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Strengthening Family Resilience Among Afghan Newcomers

This webinar is presented by Switchboard, a one-stop shop for refugee service providers in the United States. Learn more about Switchboard at Hosted on August 31, 2023 the training was delivered by Dr. Mary Bunn, PhD, LCSW; Caroline Dilts, MSW, LICSW; Dr. Euijin Jung, PhD, MSW; Farhad Sharifi, MSW; and, Asma Kharooti, MS.

Over 95,000 Afghan newcomers are currently living in the United States, with 40% being children and adolescents. Due to their exposure to trauma, these newcomers face an increased risk of poor family functioning and mental health issues. Resettlement stressors and the challenges of adjusting to life in the U.S. add to their vulnerability. Because these problems have adverse consequences on the entire family system, the Boston College School of Social Work’s Research Program for Children and Adversity and the University of Illinois Chicago Department of Psychiatry launched a research project, in partnership with the U.S Committee for Refugees and Immigrants (USCRI) and Switchboard, to inform delivery of mental health and family support services to resettled Afghans.

This webinar will discuss lessons learned from the Afghan Family Strengthening Initiative. Specifically, the speakers will share findings related to key problems, needs, and strengths of newly arriving Afghan families. They will describe the project approach and how they used rapid qualitative methods to engage with youth and caregivers in a needs assessment process. They will also discuss the role community members played in the project through community advisory boards. Finally, the speakers will address how findings and insights from their research can inform future work and services with resettled Afghan communities.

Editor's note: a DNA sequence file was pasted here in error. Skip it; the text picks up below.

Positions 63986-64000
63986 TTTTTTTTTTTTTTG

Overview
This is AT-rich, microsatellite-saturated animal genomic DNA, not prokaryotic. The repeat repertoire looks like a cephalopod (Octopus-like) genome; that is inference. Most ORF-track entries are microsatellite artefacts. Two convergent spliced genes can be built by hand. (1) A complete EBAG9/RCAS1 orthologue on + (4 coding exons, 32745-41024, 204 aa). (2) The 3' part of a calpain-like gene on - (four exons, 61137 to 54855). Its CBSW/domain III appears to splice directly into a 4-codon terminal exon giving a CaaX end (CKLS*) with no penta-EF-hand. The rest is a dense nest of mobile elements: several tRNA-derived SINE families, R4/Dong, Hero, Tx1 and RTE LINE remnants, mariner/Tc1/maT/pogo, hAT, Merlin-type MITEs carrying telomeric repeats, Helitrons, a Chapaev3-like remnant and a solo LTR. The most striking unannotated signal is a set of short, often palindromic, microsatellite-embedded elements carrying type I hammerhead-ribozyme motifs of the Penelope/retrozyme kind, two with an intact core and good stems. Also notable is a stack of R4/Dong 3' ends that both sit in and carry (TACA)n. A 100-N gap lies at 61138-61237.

After participating in this 75-minute session, you will be able to:

  • Recognize the need for strengthening family resilience among Afghan newcomers;
  • Describe how the research was conducted and what methods of data collection were employed;
  • Explain how research can be utilized to identify the needs of Afghan children and adolescents; and
  • Describe the implications of the research and its impact on Afghan newcomers and service providers.